It’s gone viral! 3 popular apps and websites parents should know about

It’s no surprise that as millions of young people retreated into lockdown, we saw a rise in the use of online platforms that connect us, both with friends and strangers. That’s why at Digital Awareness UK, we’ve been working with Vodafone to create a Lockdown Learning series that gets stuck into the topics that can feel tricky – hearing first-hand from young people all about what apps and websites are trending, giving us vital insight into the associated risks and rewards. Today, we’re here to explain the three dominating current conversations along with some tips on how to have more informed conversations about them with your child.


If you have a child in their teens, chances are they’ll know about OnlyFans. It’s an 18+ content subscription service where instead of ‘following’ or ‘friending’, you subscribe to content creators. With over 85 million registered users and over one million content creators (from reality TV stars to personal trainers), there is something for everyone.

By subscribing to an OnlyFans creator (which can cost between $4.99 and $49.99 per month), you receive exclusive content and can even chat with creators through direct messages. But it's not only mainstream influencers that users can engage with, OnlyFans has made headlines due to the large amount of explicit sexual material that exists on the platform.


Houseparty is a 13+ live-streaming app that allows users to create a chat ‘room’ of up to eight people. It’s an app we’ve been speaking about for years but was given a new lease of life during the pandemic when video chat exploded in popularity.

Imagine one big virtual hangout. Users can see which of their friends are online and whom they are chatting to, making it easy to connect with friends in real time. These chat rooms are designed to simulate a real house party, with people flicking between different rooms. This means that friends and strangers can start conversations at any time.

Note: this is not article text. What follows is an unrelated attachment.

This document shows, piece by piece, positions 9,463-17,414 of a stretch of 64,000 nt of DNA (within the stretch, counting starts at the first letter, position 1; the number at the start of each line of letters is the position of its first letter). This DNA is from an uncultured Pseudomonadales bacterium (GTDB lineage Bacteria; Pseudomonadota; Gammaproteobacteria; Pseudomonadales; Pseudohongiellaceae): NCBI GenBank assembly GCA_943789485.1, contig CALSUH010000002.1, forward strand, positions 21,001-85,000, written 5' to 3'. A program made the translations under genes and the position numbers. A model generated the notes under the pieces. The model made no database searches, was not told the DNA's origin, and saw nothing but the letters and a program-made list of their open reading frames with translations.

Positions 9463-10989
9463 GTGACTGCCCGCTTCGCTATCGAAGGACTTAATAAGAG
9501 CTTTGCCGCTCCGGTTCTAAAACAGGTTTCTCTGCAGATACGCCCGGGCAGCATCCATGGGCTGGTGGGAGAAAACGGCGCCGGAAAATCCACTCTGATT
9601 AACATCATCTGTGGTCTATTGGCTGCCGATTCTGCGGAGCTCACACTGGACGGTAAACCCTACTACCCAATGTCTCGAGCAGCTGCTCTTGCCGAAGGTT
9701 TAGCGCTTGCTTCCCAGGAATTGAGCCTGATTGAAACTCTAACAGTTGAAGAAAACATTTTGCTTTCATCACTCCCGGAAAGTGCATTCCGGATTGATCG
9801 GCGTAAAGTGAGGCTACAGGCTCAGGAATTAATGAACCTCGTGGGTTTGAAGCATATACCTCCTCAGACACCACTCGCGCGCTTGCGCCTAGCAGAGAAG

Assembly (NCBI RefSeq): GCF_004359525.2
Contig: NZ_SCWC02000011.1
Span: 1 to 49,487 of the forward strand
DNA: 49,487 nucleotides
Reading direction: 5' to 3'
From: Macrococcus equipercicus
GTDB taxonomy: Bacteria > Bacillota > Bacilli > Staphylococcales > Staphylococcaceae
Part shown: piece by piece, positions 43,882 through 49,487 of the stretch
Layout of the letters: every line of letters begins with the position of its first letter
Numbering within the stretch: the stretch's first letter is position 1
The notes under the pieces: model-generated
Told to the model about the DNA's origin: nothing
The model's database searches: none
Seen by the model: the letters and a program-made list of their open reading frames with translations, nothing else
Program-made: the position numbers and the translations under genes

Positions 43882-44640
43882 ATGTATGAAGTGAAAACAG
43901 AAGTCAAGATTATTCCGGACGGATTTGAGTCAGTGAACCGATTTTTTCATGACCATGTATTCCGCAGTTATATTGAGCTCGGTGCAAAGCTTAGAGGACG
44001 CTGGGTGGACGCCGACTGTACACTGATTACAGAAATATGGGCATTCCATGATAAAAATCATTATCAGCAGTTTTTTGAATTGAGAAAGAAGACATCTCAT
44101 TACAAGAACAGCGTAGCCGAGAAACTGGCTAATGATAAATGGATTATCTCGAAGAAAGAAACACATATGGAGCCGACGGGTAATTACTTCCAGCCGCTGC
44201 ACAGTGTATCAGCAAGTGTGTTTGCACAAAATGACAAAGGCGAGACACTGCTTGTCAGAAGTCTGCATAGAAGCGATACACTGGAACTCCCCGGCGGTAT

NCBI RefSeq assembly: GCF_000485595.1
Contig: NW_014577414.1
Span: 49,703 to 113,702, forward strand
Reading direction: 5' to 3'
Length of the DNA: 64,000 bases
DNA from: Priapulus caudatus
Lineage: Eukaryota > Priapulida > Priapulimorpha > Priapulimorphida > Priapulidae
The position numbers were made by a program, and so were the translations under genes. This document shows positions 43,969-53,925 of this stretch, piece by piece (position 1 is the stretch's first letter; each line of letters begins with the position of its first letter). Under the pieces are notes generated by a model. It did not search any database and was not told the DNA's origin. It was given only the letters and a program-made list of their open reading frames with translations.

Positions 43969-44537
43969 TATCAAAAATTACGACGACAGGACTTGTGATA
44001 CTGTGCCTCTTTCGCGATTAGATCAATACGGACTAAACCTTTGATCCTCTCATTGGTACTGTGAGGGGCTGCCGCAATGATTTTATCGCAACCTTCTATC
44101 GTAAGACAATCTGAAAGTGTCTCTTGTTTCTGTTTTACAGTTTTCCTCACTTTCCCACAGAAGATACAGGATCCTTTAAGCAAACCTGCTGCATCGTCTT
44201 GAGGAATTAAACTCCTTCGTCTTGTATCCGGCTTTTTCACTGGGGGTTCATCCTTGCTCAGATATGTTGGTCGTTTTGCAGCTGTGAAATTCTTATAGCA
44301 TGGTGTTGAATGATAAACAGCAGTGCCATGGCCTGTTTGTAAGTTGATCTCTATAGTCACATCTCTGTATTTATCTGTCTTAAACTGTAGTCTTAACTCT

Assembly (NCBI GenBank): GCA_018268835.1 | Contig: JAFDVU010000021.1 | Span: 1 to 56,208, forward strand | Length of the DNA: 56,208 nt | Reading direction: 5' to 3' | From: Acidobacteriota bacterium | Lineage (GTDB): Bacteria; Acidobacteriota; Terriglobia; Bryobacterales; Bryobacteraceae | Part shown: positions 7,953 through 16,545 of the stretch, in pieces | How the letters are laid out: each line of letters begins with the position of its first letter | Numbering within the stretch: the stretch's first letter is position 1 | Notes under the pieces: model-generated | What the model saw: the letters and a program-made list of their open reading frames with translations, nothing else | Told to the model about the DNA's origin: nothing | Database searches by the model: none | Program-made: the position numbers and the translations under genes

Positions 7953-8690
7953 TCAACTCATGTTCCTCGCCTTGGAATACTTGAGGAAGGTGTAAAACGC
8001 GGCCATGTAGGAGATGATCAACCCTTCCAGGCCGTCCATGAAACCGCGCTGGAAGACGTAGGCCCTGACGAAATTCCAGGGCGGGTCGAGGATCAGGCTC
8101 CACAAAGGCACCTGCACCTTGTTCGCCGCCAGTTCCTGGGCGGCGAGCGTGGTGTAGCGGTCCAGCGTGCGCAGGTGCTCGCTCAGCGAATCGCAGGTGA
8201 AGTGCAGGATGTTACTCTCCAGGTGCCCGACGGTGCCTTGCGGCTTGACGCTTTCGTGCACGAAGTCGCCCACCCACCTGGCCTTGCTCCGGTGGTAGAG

Omegle is a video and messaging website that pairs users with random strangers online. Just let that sit for a minute.

TikTok influencers and YouTubers have popularised the app during lockdown, with the #omegle hashtag racking up 9.8 billion views on TikTok. This January there were 65 million visits, with many of the users being teenagers.

Between the ages of 13 and 18 young people are required to seek parental permission before using the site, however, like with many platforms, there is no age verification system. While there are some genuine interactions, we have also heard some horror stories, particularly when it comes to exposure to sexual content. 

Talking to your child

Where possible (and without explicitly mentioning riskier apps like Omegle), try not to be too judgmental or critical as your child shares their thoughts and feelings about apps and websites like those mentioned above. These are some of the common risks we come across when discussing these apps to help guide your conversation:

  • Privacy and security: Reminding them of the importance of security settings when it comes to managing who can see what. E.g., On Houseparty you can select close friends to add to your friend list, this will prevent friends-of-friends from spontaneously calling you.
  • Seeing sexually explicit content: Help them understand why it’s not appropriate for young people to see sexual content and the importance of talking about anything they may see that’s upsetting.
  • Responsible finances: On OnlyFans for example, as with any paid-for service, it’s essential to speak to your child about spending restrictions and put measures in place to stop excessive spending.
  • The digital footprint: On live-streaming apps, like Houseparty or Omegle, it’s not unusual for videos to be filmed or screenshot and shared without the user’s consent – so it’s critical to explain how inappropriate behaviour can have repercussions on and offline.
  • Speaking to strangers: Helping them understand the risks of speaking to people who could be dangerous and what to do if they ever feel unsafe is key. If you are concerned that someone may be trying to exploit your child online, don’t try and manage it alone. Visit the CEOP website for advice and support.

For more information and advice about keeping your kids safe online, take a look at the other article in this series, Back to school, back to boundaries?